By Any Other Name, It Is A Pest

By Josh Lancette, Entomological Society of America and Andrea Diss-Torrance, Wisconsin DNR Forest Health

The Entomological Society of America (ESA) has approved “spongy moth” as the new common name for the moth species Lymantria dispar, formerly known as “gypsy moth.”

The ESA gathered a working group of entomologists and forestry professionals to help propose the new name. The name spongy moth—derived from the common name used in France and French-speaking Canada, “spongieuse”—refers to the sponge-like appearance of the egg masses.

The name replaces “gypsy moth” in ESA’s Common Names of Insects and Related Organisms List. The society removed the name in July 2021 for its use as a derogatory term for Romani people.

Learn more about the change from the ESA.

In Wisconsin, we are bracing for possible defoliation by spongy moth in the southern and eastern counties where it is established, as shown on the map. Counties tinted gray are those from which Wisconsin DNR staff saw or received reports of caterpillars and damage in the summer of 2021.

Most calls came from Green Bay, Fox River Valley communities, western Manitowoc County and Madison. The 2021 infestations were local and scattered. However, if spring weather remains dry and warm, the pest’s populations could increase quickly and result in calls for help in June from homeowners dealing with nuisance caterpillars and defoliation of their trees. There is still time to survey trees for spongy moth egg masses in March and April and make control plans if egg masses are common on yard trees.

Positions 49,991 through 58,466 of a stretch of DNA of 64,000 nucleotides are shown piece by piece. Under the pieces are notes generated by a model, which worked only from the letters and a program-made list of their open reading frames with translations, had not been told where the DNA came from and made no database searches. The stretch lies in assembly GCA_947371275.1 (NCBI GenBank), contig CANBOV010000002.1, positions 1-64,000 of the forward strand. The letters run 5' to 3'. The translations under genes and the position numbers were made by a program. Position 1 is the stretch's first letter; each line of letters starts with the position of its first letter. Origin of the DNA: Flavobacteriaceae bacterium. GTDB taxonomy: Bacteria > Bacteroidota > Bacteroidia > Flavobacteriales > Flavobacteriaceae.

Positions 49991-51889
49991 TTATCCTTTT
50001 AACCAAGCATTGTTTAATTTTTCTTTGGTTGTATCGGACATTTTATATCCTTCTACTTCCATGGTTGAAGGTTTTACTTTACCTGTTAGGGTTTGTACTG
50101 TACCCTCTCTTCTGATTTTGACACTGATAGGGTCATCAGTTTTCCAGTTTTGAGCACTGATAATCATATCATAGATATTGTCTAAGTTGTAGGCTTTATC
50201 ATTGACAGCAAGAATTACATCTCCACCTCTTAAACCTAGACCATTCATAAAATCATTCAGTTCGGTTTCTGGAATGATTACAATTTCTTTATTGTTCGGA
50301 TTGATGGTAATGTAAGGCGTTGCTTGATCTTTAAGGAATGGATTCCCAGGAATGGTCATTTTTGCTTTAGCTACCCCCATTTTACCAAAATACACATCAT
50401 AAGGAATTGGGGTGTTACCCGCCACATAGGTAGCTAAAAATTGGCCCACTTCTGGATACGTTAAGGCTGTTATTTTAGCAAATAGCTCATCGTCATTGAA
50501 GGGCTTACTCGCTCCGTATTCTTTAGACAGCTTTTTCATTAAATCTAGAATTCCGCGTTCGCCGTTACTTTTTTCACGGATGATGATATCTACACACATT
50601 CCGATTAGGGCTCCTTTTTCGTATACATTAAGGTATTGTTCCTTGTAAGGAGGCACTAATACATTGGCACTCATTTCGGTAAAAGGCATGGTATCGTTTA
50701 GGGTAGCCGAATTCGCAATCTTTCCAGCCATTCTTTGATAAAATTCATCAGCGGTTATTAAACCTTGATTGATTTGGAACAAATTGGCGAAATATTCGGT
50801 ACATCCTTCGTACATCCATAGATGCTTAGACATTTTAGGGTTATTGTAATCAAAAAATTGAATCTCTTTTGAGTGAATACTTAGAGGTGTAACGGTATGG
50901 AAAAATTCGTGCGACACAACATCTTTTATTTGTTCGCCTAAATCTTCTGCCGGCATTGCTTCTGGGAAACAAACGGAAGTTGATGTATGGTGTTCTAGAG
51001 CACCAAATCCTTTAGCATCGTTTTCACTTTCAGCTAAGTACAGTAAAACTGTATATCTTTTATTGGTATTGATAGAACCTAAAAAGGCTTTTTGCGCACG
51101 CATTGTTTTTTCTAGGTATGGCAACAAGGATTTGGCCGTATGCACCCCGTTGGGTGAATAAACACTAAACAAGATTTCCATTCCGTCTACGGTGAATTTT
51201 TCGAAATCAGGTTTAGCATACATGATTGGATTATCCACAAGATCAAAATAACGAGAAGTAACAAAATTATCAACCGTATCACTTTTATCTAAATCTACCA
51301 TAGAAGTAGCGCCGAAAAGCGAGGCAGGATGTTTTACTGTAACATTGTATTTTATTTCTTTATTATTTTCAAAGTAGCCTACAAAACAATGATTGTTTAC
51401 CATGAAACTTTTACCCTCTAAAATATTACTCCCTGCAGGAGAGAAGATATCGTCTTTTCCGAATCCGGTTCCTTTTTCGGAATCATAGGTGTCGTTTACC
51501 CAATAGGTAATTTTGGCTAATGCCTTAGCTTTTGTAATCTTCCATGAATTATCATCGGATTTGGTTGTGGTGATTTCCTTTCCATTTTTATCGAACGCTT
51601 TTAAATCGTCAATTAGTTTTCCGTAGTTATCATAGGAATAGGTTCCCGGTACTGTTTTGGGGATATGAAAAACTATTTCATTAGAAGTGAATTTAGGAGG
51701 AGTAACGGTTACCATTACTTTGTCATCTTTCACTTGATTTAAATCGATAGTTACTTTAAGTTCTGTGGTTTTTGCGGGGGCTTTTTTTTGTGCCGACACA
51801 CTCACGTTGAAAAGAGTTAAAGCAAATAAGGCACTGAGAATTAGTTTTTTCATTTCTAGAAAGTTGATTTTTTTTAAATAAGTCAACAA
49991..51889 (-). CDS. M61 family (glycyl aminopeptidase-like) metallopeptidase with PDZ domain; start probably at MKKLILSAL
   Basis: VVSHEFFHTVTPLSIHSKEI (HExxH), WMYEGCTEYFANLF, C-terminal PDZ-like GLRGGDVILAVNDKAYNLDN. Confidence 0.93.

If we’re lucky, the spring will be wet, and the fungus Entomophaga maimaiga will infect and kill most of the caterpillars before they can do much damage. Wisconsin has gone through two cycles of spongy moth outbreaks in 2004 and 2010. In both of those years, abundant rain in May allowed the fungal disease to crush the pest population before it could cause any significant defoliation.

The DNR’s forest health staff introduced Entomophaga in the late 1990s as part of the Integrated Pest Management program for the spongy moth, which only infects that host. Let’s hope it comes through for us again this year!

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